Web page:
Gefitinib reverses TRAIL resistance in human bladder cancer cell lines via inhibition of AKT-mediated X-linked inhibitor of apoptosis protein expression.
ABSTRACT In a previous study, we found that the small-molecule epidermal growth factor receptor (EGFR) inhibitor gefitinib (ZD1839, Iressa) blocked cell proliferation at biologically relevant concentrations in approximately one third (6 of 17) of human bladder cancer cell lines examined. Here, we studied the effects of gefitinib on apoptosis in a representative subset of the same panel of cells. The drug had modest effects on DNA fragmentation as a single agent at concentrations that produced strong growth inhibition (< or =1 micromol/L) and also failed to promote apoptosis induced by conventional chemotherapeutic agents (gemcitabine and paclitaxel). However, gefitinib did interact with recombinant human tumor necrosis factor-related apoptosis-inducing ligand (TRAIL) to induce high levels of apoptosis in gefitinib-responsive but not gefitinib-unresponsive lines. The molecular mechanisms involved down-regulation of active AKT and X-linked inhibitor of apoptosis protein (XIAP) expression and were mimicked by chemical inhibitors of the phosphatidylinositol 3-kinase/AKT pathway but not of the mitogen-activated protein kinase/extracellular signal-regulated kinase (ERK) kinase/ERK pathway. Furthermore, direct small interfering RNA-mediated knockdown of AKT resulted in down-regulation of XIAP and TRAIL sensitization, and knockdown of XIAP itself was sufficient to reverse TRAIL resistance. Together, our results show that EGFR pathway activation limits TRAIL-induced apoptosis via an AKT- and XIAP-dependent mechanism in EGFR-dependent human bladder cancer cells, providing the conceptual framework for a further evaluation of the combination in relevant preclinical in vivo models.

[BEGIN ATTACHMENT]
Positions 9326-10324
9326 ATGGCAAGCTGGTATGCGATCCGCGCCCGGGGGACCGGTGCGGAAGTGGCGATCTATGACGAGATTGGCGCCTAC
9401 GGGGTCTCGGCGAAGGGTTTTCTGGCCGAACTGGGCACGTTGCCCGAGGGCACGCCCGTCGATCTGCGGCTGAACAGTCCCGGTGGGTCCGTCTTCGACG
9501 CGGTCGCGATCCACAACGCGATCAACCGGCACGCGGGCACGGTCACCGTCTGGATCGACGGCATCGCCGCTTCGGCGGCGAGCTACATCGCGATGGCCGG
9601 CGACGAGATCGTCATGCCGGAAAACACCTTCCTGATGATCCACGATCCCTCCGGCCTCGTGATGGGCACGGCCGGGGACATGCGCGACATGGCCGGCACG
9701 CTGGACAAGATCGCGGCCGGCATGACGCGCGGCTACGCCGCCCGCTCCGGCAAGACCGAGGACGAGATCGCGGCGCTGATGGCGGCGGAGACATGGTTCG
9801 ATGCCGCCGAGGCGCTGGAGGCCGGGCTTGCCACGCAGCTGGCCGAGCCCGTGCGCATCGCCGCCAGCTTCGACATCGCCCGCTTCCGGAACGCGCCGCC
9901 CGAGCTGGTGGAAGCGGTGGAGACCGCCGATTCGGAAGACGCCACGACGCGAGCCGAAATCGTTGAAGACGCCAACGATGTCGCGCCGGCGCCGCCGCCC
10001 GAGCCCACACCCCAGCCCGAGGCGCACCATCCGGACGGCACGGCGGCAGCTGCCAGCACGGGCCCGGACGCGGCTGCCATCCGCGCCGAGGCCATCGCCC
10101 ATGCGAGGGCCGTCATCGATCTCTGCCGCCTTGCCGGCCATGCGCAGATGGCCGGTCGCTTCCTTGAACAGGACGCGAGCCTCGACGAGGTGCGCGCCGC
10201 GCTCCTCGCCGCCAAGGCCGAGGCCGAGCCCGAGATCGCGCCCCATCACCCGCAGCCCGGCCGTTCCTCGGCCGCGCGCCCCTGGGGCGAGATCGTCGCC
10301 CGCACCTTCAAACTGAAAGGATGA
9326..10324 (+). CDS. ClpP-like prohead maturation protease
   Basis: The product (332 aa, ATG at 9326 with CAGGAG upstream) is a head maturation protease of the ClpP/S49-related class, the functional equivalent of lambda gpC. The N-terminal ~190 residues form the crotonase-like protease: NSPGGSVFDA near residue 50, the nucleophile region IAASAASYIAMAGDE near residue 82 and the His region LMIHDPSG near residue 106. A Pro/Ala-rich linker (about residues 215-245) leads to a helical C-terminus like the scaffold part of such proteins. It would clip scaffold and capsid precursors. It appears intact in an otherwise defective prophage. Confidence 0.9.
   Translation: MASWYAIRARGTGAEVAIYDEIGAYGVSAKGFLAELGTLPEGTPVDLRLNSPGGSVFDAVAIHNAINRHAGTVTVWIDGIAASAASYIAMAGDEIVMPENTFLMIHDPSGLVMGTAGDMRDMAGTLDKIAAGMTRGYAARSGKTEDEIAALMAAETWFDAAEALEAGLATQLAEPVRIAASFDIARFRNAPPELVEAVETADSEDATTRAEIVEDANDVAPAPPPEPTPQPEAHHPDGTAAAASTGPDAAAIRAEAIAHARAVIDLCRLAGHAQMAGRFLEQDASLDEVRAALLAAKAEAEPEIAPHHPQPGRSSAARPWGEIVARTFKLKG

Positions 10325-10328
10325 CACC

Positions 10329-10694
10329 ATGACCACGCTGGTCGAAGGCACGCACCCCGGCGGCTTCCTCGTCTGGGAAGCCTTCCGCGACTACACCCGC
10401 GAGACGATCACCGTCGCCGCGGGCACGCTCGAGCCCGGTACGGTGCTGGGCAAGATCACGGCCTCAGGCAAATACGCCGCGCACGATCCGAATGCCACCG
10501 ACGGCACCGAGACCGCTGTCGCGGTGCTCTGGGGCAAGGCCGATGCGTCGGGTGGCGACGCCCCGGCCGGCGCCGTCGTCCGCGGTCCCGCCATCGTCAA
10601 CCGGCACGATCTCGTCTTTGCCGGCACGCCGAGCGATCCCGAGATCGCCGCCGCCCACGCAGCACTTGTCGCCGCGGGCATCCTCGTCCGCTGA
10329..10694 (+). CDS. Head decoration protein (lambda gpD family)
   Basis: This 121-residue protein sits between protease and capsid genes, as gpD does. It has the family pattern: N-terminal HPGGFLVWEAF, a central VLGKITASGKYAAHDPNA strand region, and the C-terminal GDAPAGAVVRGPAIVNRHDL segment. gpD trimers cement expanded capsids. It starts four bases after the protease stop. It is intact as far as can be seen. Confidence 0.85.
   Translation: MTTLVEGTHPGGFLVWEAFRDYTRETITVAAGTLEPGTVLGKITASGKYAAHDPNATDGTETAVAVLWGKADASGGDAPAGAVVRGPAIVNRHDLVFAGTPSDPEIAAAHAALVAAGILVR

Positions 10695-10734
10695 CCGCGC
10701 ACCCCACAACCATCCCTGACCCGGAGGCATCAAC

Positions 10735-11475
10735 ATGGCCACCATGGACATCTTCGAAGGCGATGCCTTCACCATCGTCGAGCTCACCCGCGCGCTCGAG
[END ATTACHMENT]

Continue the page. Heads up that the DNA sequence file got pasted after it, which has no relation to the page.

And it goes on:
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ABSTRACT: Triple-negative breast cancer (TNBC) is an aggressive heterogeneous cancer subgroup with a higher rate of distant recurrence and a poorer prognosis compared to other subgroups. Tumor necrosis factor-related apoptosis-inducing ligand (TRAIL) is an attractive molecule that induces cell death in various tumor cells without causing cytotoxicity to normal cells; however, primary or acquired resistance to TRAIL often limits its efficacy in cancer patients. To develop combination therapies to improve TRAIL efficacy and/or to overcome the resistant mechanism, we screened 138 medicinal plant extracts against TRAIL-sensitive and -insensitive TNBC cell lines, MDA-MB-231 and MDA-MB-468. Among them, 5 plant extracts, Uvaria dac, Artemisia vulgaris, Cortia depressa, Dichasia bengalensis and Cinnamomum obtusifolium did not cause apparent cytotoxicity (<20%) as a single regimen, but showed significant synergistic effects in combination with TRAIL against both cell lines. Moreover, Uvaria dac, Artemisia vulgaris and Cinnamomum obtusifolium were found to suppress the phosphorylation of p65 that is involved in TRAIL-resistant mechanisms. These observations suggest that the identified plant extracts in combination with TRAIL could lead to potential therapeutic benefits for cancer patients in the clinical setting.Oncology Reports 02/2013; · 1.84 Impact Factor
Article: Urothelial cancer stem cells.[show abstract] [hide abstract]